While not a state normally considered a "corn" state, this year corn acres are expected to be higher in Arkansas, while soybean acres are expected to be about the same to slightly higher. The driver behind that change: basic economics.
Jason Kelly, University of Arkansas extension corn specialist, says he anticipates corn to be up 10% to 20% over 2012 mainly due to economics. He expects those acres will likely come at the expense of cotton and rice. Meanwhile, soybean acreage will probably stay close to last year's number or increase slightly, says University of Arkansas extension soybean specialist Jeremy Ross.
While economics and strong corn prices are creating the push for corn acreage, farmers in that state do have some concerns. One is that crop prices are going to drop amid rising input costs. In addition to fluctuating commodity prices, soybean producers are concerned about glyphosate-resistant weeds, availability of irrigation water and fungicide-resistant diseases. The glyphosate-resistance concern may also boost grain sorghum planting in 2013. But even with those concerns, producers seemed to be locked in on boosting corn acres, especially if the weather cooperates.
In southern parts of Arkansas, corn planting appears to be already behind. "Last year we started about March 4," says Kelly. But last year everyone got an early start on planting. "Soils are cool and we are starting now on a more wide scale in southern Arkansas, which would be a ‘normal’ date for this area. Northern areas are not planting yet because it's too early."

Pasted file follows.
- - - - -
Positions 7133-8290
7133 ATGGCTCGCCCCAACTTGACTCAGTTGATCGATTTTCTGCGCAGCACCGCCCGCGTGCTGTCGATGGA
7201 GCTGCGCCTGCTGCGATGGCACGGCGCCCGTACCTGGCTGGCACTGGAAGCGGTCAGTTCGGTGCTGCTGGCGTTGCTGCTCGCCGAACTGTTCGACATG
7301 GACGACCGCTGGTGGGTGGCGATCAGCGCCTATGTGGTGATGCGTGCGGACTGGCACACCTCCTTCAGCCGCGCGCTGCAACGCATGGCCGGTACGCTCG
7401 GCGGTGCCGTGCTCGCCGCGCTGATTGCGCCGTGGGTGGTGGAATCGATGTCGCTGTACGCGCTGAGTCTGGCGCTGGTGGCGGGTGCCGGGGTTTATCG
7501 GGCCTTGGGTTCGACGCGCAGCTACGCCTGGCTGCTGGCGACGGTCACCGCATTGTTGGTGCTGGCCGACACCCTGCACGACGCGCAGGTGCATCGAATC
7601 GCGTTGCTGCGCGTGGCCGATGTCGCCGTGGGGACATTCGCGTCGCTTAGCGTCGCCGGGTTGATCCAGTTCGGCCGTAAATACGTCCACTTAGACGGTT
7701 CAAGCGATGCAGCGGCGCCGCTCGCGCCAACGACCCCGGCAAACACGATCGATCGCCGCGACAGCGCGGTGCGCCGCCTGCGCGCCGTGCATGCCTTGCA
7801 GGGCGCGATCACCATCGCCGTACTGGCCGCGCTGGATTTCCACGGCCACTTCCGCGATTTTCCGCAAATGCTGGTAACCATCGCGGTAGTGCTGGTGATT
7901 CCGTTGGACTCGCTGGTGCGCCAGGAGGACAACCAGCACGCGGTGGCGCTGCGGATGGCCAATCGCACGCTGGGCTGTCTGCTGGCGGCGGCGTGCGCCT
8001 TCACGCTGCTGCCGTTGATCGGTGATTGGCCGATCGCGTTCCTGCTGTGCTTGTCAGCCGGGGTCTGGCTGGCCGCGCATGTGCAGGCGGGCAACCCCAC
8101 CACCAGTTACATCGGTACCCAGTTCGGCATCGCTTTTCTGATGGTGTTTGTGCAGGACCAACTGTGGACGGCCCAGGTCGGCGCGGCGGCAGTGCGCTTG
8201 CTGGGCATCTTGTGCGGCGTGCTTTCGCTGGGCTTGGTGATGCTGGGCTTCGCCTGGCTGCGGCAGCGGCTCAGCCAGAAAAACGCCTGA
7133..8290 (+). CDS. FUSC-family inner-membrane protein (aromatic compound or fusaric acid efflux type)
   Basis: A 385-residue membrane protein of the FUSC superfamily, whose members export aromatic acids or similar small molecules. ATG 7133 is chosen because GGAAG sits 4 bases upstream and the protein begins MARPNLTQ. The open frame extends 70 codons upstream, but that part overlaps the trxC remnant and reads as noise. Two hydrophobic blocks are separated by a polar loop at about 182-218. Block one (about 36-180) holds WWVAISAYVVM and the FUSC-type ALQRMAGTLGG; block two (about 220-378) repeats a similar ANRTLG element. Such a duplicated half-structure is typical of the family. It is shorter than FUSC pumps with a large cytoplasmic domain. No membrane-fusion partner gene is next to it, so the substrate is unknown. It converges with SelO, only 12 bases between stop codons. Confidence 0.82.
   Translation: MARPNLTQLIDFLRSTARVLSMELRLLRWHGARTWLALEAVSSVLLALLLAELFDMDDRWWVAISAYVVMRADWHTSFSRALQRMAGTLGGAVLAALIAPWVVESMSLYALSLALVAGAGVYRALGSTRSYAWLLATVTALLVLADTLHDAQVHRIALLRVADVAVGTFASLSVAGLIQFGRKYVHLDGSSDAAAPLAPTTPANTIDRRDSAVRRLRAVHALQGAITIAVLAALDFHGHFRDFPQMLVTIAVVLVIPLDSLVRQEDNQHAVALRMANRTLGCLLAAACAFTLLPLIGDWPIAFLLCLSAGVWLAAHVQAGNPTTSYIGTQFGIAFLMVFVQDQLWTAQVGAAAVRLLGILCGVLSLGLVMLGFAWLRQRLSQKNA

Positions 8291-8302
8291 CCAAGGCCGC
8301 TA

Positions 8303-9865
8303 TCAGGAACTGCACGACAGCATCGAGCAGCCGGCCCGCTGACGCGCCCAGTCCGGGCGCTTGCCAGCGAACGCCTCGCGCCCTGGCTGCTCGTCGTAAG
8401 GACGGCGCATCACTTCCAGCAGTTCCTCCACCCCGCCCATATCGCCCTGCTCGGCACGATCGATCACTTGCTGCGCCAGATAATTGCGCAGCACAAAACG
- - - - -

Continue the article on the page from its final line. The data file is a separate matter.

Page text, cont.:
A farmer in northeastern Arkansas reported in AgWeb’s Crop Comments that the forecast calls for a cold rain in the area, with cooler temps and more rain. "This is leading me to think they'll be very little rice and corn planted ‘til the last week of March. We will see."
Kelly says that right now there have been a few days with temps near 80, but soils are cold and just drying out but more rain is expected this week. "We need more warm/dry weather before we make significant progress on planting."
While corn planting is waiting on a break in the rain, soybean planting is expected to be not far behind. "The cool, wet weather we are experiencing in mid-March may delay field work in preparation for planting, but should not affect soybean planting as long as we get some dry weather in the next few week," says Ross.
Meanwhile in the southeastern part of the state, a farmer in Arkansas County reported earlier this week that with plenty of moisture, corn planters are running at full steam ahead before the rain this weekend. "The ground temps are right where they need to be. Everyone is planting about 15% more corn acres this year in our area."
Read the acreage predictions and considerations for additional states: